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Preventing or Dissuading a Witness from Testifying Laws (PC 136.1(a)_137(b)) in California - IE Criminal Defense

California Penal Code 136.1(a)/137(b): Preventing or Dissuading a Witness from Testifying/Make a Report

This can be shown in one of several ways:

Legal Definition: This occurs when a person prevents or tries to dissuade a witness or victim of a crime to not testifying at a hearing where testimony is required. (PC 136.1(a)(1))

You can also be charged in a scenario where instead of preventing or dissuading the person from testifying, you prevent them from making a report to the police. (PC 136.1(b)(1))

In order to find you guilty of this charge, the Prosecution must prove that:

  1. You maliciously tried to prevent/discourage/prevented/discouraged from attending/giving testimony/making a report to the police;
  2. The person was a witness or victim of a crime; AND
  3. You knew you were trying to prevent/discourage/preventing/discouraging from attending or reporting and intended to do so.

What does this mean?

A person acts maliciously when he or she unlawfully intends to annoy, harm, or injure someone else in any way, or intends to interfere in any way with the orderly administration of justice. A common occurrence of this charge is in Domestic Violence cases where the offender begs and pleads with their significant other to change or “recant” their story to the police. They do this in hopes that the police/District Attorney will drop their case. Understand that a violation under this second is a new, and different crime than the offense you were first accused of, and generally comes later in a case.

Another common example occurs in sex cases involving the family. Sometimes the person accused acts out and tries to beg the alleged child victim to recant their story. Another occurrence in sex cases is family members, usually, the defendant’s mother tries to talk the victims into changing their stories. It isn’t done to hurt the alleged victims, inasmuch as it is trying to save the mother’s child from a harsh prison sentence.

Witness intimidation is big, and something that police always look out for at courthouses when dealing with gang cases, mostly the families of gang cases. It’s irrelevant if this intimidation actually works, as actual intimidation of the victim or witness is not required to prove you guilty of this section.


Dissuading/preventing a witness from testifying can be charged as a misdemeanor or as a felony offense, based on additional factors that occur during the violation. If convicted of the charge as a misdemeanor offense, you could face up to 180 days in County Jail. If you are convicted of a felony violation under this section, you could face up to 16 months, two or three years in State Prison. You would be required to serve 50% of that sentence. In addition, usually, Courts will add stiff fines and penalties, as well as a Criminal Protective Order to prevent you from contacting the witness/victim even after the case closes.

If there is a threat of force to the witness/victim or a third party associated with that person, then the charge is automatically a felony, punishable by up to two, three, or four years in State Prison. (PC 136.1(c)(1))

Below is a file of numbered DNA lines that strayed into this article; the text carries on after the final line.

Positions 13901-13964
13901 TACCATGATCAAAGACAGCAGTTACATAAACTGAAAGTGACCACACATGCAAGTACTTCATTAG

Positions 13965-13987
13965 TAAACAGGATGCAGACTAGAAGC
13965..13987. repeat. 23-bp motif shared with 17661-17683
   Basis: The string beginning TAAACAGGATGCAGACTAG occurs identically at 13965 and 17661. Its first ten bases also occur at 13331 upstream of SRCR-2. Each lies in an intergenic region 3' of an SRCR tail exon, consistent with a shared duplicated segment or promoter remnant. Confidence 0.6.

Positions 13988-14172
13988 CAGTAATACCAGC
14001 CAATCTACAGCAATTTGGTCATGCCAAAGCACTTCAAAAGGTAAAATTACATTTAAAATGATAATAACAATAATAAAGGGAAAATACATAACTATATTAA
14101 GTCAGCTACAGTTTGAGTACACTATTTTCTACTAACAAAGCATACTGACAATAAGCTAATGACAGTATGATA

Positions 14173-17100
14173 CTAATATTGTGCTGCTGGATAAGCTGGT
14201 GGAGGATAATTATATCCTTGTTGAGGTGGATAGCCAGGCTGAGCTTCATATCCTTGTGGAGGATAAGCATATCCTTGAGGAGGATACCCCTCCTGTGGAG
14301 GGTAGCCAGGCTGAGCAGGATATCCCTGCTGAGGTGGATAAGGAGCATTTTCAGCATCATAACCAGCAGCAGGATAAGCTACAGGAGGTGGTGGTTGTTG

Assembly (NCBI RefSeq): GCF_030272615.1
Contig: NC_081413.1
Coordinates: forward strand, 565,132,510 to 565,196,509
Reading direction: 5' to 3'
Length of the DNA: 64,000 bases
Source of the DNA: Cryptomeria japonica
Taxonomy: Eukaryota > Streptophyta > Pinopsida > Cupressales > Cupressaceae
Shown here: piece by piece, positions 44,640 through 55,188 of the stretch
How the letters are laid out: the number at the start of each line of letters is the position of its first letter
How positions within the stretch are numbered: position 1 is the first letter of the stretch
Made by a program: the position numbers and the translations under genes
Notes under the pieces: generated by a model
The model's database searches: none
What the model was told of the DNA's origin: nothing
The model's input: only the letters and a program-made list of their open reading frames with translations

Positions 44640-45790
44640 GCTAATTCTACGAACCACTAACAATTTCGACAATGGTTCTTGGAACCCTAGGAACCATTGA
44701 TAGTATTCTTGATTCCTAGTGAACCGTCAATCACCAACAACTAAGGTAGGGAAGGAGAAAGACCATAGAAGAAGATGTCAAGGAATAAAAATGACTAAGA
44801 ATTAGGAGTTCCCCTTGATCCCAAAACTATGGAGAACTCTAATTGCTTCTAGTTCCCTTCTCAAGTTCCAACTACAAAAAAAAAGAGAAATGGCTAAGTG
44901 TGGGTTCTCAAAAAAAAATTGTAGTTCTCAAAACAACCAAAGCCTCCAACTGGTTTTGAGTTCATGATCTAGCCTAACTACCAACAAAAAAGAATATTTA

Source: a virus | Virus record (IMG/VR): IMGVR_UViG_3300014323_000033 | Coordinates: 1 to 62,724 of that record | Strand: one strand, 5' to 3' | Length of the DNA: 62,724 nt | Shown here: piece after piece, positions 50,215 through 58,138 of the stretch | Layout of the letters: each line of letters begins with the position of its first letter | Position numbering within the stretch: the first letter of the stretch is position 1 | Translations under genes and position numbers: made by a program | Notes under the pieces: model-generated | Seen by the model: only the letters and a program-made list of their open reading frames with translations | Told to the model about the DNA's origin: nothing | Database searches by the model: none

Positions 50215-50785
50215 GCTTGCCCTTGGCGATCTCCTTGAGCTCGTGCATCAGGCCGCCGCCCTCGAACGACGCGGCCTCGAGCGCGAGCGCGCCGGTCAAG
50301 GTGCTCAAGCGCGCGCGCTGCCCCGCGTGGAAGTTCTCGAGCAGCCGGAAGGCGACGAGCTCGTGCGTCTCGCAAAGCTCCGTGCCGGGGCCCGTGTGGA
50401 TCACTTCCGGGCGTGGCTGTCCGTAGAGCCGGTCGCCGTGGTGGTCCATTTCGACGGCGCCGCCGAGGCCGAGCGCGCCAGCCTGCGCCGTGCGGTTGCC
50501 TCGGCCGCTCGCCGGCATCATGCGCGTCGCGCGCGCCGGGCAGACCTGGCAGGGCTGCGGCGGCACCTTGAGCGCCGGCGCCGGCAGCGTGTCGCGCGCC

Common Defenses

  1. Statute of Limitations
  2. Insufficient Evidence
  3. Mistake of Fact
  4. Violation of your Rights

As stated above, this can commonly arise in a domestic dispute among family members, on both sides, the victim’s and the defendant’s side. However, a common situation arises when the families, although dealing with these issues, still talk with each other and have conversations. This charge isn’t a blanket rule that says if your child is accused of a crime, you can never speak to your family members during or after the case. It requires some kind of push towards changing stories, or not showing up for a Court Hearing. Sometimes words can be confused, especially with younger children involved as victims, where they take a situation in the wrong way and think they are being told or forced not to testify. In order to show this though, it isn’t just that the victim felt you were intimidating them, you also have to intend to do so, to be found guilty under this section.

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Emotions can run high in very big cases, especially when families are involved. That is the most common time this charge gets added to an ongoing case. Obviously, it’s best to avoid any inference that you are trying to prevent a person from reporting something or by coming to court, even worse through threats. But note, this charge is defensible, while also being extremely serious. If your mother tries to tell your child to not come to Court to testify against her son for what he did to the child, know that sweet little mom could be sitting next to you, going forward with her Trial under this section. Always stress caution when talking to people in a case where they are a victim or witness to avoid this happening to you. If it does, know that I have defended hundreds of these cases, and I will defend and fight for you or your loved one. Our PC 136.1(a) Ontario attorney has successfully defended numerous cases involving Dissuading a Witness crime under PC 136.1(a). The initial consultation is free and we are available to answer your questions 24/7. Call the Inland Empire Criminal Defense today at 909-281-0456! Located in Ontario, CA.

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